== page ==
climate change

Four ways to remove CO2 from the atmosphere

Last week I wrote about how difficult it is going to be to keep within 1.5 degrees of warming, and how it is only possible if we actively remove CO2 from the atmosphere. That’s a relatively new idea for climate change world, which has been focused almost entirely on how to reduce emissions. And if we’d started sooner and moved faster on reducing emissions, it would have been enough.

That’s still a priority, but because we’ve delayed so long, we’ve now made things more difficult for ourselves and we need negative emissions technologies. Here are four options. There are several more, but these are the easiest ones. They don’t require any new technological breakthroughs. They don’t rely on geo-engineering, and they’re all things that we ought to be doing anyway.

  1. Reforestation – by far and away the most obvious solution for drawing CO2 back out of the atmosphere is a programme of extensive reforestation. In Britain, we could combine this with a rewilding programme and return large areas of land to the trees, including much of the Scottish highlands. But this should be global. Since there are always many good reasons to plant trees, this is the best place to start.
  2. Wetlands – as I described in the summer, salt marshes and mangrove swamps are great at sequestering carbon, as the plants draw CO2 out of the air as they grow and then lock it away in very stable soil systems. We should conserve the ones we have, and restore and extend these ecosystems further if we want to get them working for us to reduce the atmostpheric CO2. While we’re at it, wetlands help to protect coastal regions against floods and act as a buffer during storms and tsunamis. They’re also rich in biodiversity.
  3. Wood – when a tree grows, it absorbs carbon. That is then released if the wood is burned, or as it rots away naturally. So if we make things out of wood, the carbon is safely preserved. An oak dining table is a form of long term carbon storage. Provided it is sustainably harvested, we could work towards negative emissions by using more wood as a building material or for quality furniture. If the wood we use is displacing CO2-intensive materials such as cement, that’s even better.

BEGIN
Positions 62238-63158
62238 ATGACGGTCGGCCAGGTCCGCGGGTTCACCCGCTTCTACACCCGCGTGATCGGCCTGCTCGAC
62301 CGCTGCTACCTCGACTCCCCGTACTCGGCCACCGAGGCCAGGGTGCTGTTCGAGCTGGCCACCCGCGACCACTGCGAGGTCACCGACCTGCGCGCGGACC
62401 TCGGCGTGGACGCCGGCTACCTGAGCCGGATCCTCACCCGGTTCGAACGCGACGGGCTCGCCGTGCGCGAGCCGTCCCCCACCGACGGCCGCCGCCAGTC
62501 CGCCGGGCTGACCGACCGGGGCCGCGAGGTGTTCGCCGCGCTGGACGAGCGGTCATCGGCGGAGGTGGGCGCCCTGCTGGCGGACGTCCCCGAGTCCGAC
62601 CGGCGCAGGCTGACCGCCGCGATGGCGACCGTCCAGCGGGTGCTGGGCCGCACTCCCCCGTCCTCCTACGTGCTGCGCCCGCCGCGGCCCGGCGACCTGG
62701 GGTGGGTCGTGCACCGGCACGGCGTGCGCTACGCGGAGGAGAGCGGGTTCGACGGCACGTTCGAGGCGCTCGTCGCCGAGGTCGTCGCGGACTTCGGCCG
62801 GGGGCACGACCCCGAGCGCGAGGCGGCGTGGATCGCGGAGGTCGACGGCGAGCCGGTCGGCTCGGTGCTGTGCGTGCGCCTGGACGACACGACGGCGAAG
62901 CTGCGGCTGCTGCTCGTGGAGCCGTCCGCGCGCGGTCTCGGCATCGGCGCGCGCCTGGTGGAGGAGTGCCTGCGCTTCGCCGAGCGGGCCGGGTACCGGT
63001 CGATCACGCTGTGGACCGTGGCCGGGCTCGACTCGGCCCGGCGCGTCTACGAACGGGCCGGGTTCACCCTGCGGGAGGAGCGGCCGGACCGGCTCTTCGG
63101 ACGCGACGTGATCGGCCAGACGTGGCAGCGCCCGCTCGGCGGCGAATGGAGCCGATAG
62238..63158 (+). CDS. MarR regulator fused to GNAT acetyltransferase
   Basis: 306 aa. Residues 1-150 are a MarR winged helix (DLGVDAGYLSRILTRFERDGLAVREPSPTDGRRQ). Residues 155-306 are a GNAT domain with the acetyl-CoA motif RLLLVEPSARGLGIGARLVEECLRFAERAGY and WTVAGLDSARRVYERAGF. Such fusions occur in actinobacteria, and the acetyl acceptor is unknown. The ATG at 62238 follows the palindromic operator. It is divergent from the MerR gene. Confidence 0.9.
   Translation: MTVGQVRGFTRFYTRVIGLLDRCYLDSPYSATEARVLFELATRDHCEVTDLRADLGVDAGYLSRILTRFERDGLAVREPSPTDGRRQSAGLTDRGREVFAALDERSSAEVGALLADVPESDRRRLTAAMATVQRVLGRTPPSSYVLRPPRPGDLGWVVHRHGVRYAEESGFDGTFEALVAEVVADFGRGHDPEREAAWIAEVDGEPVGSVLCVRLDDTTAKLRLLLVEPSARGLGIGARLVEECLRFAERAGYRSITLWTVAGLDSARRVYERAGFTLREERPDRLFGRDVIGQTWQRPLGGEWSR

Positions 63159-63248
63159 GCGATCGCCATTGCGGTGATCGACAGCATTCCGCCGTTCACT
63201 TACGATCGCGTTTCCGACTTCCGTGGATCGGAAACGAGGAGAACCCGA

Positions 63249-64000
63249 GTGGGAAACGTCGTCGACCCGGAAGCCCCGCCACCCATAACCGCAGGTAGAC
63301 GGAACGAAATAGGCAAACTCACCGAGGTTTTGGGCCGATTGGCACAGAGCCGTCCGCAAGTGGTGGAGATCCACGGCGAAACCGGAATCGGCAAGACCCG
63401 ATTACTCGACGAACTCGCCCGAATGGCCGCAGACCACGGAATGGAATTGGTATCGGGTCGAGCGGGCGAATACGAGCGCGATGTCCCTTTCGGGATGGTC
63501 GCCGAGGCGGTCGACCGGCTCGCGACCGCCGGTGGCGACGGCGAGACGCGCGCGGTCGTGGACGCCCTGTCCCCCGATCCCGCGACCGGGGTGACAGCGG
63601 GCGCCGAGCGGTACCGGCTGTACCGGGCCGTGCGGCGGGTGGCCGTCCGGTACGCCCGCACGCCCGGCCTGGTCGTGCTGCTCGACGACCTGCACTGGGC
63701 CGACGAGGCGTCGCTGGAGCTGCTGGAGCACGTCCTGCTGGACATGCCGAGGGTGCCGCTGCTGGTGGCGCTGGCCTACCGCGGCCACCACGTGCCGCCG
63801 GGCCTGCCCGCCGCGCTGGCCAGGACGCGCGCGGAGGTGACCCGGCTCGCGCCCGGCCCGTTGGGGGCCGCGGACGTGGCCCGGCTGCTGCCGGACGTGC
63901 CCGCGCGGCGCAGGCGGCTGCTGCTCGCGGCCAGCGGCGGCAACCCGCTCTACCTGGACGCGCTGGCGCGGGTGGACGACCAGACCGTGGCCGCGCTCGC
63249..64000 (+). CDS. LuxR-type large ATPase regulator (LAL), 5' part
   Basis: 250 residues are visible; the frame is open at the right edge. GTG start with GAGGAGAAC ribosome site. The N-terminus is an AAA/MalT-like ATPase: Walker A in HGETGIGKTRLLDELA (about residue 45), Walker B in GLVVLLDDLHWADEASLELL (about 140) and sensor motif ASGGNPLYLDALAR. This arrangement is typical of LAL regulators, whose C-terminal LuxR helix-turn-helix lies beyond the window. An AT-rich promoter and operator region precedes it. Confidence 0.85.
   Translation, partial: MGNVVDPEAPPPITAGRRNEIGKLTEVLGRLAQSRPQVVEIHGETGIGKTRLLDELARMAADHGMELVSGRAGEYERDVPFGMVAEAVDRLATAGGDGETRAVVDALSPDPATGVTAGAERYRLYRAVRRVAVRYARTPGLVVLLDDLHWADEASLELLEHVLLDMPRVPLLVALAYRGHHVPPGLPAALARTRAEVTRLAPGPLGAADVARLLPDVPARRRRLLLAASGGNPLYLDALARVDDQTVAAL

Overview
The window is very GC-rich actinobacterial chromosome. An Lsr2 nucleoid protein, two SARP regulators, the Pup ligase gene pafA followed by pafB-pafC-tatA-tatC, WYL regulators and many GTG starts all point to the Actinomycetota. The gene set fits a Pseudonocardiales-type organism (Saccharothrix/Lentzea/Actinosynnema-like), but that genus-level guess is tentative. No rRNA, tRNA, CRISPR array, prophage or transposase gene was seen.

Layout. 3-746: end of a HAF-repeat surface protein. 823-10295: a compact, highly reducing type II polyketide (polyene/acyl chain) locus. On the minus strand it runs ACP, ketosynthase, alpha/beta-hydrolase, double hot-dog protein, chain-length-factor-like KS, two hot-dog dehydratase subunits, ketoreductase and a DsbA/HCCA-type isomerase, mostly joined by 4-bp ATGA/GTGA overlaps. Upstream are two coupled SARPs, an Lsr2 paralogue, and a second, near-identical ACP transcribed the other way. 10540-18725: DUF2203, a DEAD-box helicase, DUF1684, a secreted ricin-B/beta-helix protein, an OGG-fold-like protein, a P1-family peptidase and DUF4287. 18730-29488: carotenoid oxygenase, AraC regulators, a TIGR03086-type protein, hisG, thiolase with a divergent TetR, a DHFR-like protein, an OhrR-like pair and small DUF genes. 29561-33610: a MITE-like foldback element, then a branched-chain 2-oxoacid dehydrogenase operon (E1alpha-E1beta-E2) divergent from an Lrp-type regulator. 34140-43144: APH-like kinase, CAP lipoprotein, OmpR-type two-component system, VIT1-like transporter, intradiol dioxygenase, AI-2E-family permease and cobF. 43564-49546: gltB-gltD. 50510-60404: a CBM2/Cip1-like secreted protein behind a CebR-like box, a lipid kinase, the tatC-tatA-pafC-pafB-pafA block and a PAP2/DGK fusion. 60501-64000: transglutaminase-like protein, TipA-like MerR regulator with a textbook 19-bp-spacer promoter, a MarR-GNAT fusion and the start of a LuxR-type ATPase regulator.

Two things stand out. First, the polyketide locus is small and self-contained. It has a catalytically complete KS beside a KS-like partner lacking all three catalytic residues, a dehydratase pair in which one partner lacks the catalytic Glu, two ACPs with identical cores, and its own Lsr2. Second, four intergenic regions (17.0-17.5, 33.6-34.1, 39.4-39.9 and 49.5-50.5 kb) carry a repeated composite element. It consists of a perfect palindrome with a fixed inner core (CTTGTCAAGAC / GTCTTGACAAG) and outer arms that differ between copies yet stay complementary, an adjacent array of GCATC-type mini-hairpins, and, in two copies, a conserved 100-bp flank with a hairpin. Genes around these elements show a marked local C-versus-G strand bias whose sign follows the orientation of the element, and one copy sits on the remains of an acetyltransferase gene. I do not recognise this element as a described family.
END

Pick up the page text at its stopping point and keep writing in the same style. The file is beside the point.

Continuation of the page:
4. Soil – CO2 can be sequestered in the soil, but intensive farming tends to deplete and dry out topsoil and reduce its capacity to do so. Low-till farming techniques reduce erosion and can help to rebuild the stock of micro-organisms and fungi that produce healthy soil. We have everything to gain from doing this anyway, since we need to restore depleted soils to maintain food production. Rebuilding soil would also reduce the need for fertilisers, which would help to reduce nitrogen pollution, improving water quality and aquatic biodiversity.

Those are four negative emissions strategies. I’ll cover some others next time, but what these four all have in common is that there are multiple benefits to all of them. They are restorative, actively improving the land and undoing the damage of past unsustainable behaviour. We can get started on these immediately, and the world would be better for it.

If we want to move quicker, there are other ways to draw CO2 out of the atmosphere. Some of them are more controversial, but if we keep on delaying, we’ll have to resort to those too. And I’ll write about those next time.

Feature image by kazuend


    1. I hadn’t seen that, no – thanks. It’s not an article about soil not absorbing carbon though. It’s about it’s carbon absorption capacities being overestimated. It can and does absorb carbon, and we should definitely do it. It just doesn’t get us off the hook the way some might have hoped.